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Eighth Grade

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Videos & Photos

  • Official Trailer
  • Trailer 1

Movie Info & Cast


Eighth grade is the worst – but luckily the same doesn’t hold true for Eighth Grade, the debut feature from writer/director Bo Burnham. The film follows an awkward, quiet thirteen-year-old named Kayla (Elsie Fisher) as she navigates her last week of middle school. Her eighth grade year was a disaster, and even though she isn’t the person she wants to be yet (despite what her inspirational YouTube testimonials may indicate), change is on the horizon: in the form of high school.


  • Elsie Fisher
  • Daniel Zolghadri
  • Fred Hechinger
  • Imani Lewis
  • Luke Prael
  • Catherine Oliviere
  • Josh Hamilton
  • Emily Robinson
  • Jake Ryan

Atom User Reviews

4.5 out of 5
Verified Review

It left me feeling so uncomfortable, the main character plays an extremely nervous introverted girl and you just want to put her on meds or something! There was absolutely nothing of interest for the viewer! Super monotonous! This is the kinda thing you don’t spend $15 in a theater! I wouldn’t even buy the dvd! Perhaps good for a “you are not alone” type of video for school kids ??? It had a few laughs due to its awkwardness but that’s about it!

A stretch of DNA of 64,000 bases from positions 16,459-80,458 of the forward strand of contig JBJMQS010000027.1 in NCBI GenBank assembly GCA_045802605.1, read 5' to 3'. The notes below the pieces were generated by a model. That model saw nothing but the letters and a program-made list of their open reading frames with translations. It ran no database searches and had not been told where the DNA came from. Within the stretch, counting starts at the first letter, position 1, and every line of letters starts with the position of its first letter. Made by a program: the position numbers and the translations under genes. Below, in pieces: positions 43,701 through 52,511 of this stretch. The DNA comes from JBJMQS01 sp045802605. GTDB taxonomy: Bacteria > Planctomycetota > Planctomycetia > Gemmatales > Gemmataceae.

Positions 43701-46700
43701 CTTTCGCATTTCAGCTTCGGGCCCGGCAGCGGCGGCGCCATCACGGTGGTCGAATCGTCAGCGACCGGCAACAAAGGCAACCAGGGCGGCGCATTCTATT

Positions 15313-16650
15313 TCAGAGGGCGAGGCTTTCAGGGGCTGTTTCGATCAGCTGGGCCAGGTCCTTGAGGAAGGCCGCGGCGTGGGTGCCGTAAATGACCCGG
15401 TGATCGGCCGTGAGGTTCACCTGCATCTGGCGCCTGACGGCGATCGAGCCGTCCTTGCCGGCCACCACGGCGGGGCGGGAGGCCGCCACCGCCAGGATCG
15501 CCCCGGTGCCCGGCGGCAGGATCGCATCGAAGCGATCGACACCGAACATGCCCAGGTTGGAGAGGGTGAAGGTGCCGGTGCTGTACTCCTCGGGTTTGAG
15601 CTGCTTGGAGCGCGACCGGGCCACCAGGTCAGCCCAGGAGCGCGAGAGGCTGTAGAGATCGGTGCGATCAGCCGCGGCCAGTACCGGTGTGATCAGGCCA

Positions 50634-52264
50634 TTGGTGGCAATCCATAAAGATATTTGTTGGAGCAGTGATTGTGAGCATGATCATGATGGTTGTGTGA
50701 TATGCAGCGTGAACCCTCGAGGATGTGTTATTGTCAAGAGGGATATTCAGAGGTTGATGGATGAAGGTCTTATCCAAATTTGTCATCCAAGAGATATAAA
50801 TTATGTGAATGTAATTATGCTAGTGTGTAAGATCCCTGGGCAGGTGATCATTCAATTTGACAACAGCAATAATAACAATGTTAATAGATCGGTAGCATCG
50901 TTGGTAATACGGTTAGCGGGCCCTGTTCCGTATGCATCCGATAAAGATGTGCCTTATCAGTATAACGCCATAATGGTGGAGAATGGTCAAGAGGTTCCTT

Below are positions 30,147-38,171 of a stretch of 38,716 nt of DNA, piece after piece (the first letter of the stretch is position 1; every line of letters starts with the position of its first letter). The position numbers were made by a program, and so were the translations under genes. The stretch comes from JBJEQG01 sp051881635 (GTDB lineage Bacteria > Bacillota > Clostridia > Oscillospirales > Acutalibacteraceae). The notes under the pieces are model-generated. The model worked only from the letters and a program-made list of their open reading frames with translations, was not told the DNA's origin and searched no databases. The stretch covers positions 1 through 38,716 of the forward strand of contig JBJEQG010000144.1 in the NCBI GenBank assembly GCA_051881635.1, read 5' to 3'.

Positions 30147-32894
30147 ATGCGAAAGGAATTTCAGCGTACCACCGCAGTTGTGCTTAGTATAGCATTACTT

Kaminsky K
Verified Review

Lovely movie. Great job of highlighting the way children actually think an act. I saw myself in the character a lot. You never really see a coming of age story about a girl, and Bo Burnham really hit it out if the park with this one. They could have explored her relationship with men a little more, but all in all 10/10 movie

leesa L


Jul 26, 2018

Eighth Grade works you over, audience wincing followed by audience gratification, narrative tension followed by release, crises leading to just-in-time catharsis.

Metacritic review by Michael Phillips
Michael Phillips
Chicago Tribune
Jul 20, 2018

Thanks to Burnham’s exuberant, alert writing and Fisher’s masterful command of vulnerability, anxiety, resilience and steadfast self-belief, Kayla emerges as an icon of her own — just by being herself.

Metacritic review by Ann Hornaday
Ann Hornaday
Washington Post
Jul 19, 2018

The greatest miracle of Eighth Grade is its warmth. The film reflects arguably the worst stretch of growing up in America’s education system, but it’s rarely if ever ugly. Instead, it’s compassionate, radiating retroactive kindness for the children we all were to soothe the adults we are now.

Andrew Crump
Paste Magazine